Relating temporal changes in species dispersion and inter-specific associations in successional plant communities to mechanisms of community assembly.
Waugh, Jennifer*,1, Aarssen, Lonnie1, 1 Department of Biology, Kingston, Ontario, Canada
ABSTRACT- If neutral theory predicts the same spatial patterns observed in natural communities traditionally attributed to niche theory, how can the two mechanisms be separated? We suggest that neutral-based mechanisms should have a different temporal 'signature' from niche-based mechanisms in the development of spatial patterns in community structure. More specifically, we ask if the directionality of changes in patterns of species dispersion and species associations through time can be used to infer the relative likelihood of niche- vs. neutral-based assembly in plant communities. To address this question, nearest neighbour point sampling was conducted on a sand dune chronosequence established as a site proceeding through primary succession. The pattern of change in species dispersion during community development was evaluated by comparing, across the chronosequence, the relative distance to intra-specific neighbours versus distance to inter-specific neighbours. Similarly, evidence for the development of directionality (i.e. positive or negative) in species associations during community development was assessed by comparing changes in the nearest neighbour diversity across the chronosequence, quantified by randomization of observed nearest neighbour identities. The temporal pattern in species dispersion was more consistent with a neutral-based mechanism, with individuals becoming less intra-specifically clumped in successive time periods. Similarly, the proportion of directional species associations decreased with time, thus providing no evidence for the role of spatial niche differentiation in the process of species assembly over time.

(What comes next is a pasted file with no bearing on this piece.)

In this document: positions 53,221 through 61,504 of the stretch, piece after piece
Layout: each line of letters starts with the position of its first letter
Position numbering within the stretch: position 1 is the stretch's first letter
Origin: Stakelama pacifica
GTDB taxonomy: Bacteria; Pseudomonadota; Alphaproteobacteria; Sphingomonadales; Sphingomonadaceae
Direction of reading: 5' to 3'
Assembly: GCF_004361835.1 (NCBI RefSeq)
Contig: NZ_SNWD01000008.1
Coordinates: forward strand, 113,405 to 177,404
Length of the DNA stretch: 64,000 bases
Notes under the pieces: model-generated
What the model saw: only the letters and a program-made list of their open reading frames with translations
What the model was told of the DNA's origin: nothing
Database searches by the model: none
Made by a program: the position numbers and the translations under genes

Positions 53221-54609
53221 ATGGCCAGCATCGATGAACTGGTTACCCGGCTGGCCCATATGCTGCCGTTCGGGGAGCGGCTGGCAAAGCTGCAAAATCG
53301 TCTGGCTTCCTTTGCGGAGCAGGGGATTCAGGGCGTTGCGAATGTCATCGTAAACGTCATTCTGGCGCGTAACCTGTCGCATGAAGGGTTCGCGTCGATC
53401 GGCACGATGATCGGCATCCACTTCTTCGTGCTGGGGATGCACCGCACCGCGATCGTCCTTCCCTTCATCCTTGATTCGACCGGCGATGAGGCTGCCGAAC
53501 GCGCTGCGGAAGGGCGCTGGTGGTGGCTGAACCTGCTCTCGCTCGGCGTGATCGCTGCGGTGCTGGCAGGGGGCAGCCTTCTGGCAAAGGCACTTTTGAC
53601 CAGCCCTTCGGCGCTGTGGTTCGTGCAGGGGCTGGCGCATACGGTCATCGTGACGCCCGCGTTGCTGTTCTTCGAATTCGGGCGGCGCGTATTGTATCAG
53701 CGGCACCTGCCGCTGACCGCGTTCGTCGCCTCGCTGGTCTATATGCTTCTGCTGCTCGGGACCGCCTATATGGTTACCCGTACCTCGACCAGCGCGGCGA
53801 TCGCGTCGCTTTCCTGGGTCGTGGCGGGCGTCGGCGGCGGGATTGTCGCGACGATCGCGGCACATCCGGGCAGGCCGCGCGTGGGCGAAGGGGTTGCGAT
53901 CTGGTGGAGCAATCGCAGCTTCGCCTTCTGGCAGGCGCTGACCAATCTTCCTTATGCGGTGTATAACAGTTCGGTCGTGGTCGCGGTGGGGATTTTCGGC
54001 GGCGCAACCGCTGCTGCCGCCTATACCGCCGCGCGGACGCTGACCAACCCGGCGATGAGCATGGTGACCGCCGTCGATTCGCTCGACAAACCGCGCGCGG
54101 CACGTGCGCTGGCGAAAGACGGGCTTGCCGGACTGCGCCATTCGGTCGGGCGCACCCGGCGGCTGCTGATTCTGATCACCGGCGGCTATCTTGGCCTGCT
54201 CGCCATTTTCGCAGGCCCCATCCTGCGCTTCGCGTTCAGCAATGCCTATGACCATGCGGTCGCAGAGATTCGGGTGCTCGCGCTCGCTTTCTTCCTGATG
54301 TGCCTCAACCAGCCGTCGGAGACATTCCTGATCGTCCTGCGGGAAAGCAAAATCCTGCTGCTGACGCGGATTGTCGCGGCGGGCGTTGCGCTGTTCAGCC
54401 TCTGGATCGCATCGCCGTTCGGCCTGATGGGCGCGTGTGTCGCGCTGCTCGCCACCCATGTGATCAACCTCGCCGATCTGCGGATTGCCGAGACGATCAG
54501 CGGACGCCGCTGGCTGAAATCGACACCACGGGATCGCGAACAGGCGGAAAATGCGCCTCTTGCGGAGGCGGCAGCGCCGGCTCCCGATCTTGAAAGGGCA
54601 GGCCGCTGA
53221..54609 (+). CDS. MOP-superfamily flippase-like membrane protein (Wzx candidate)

Key words: succession, community assembly, niche, neutral communities
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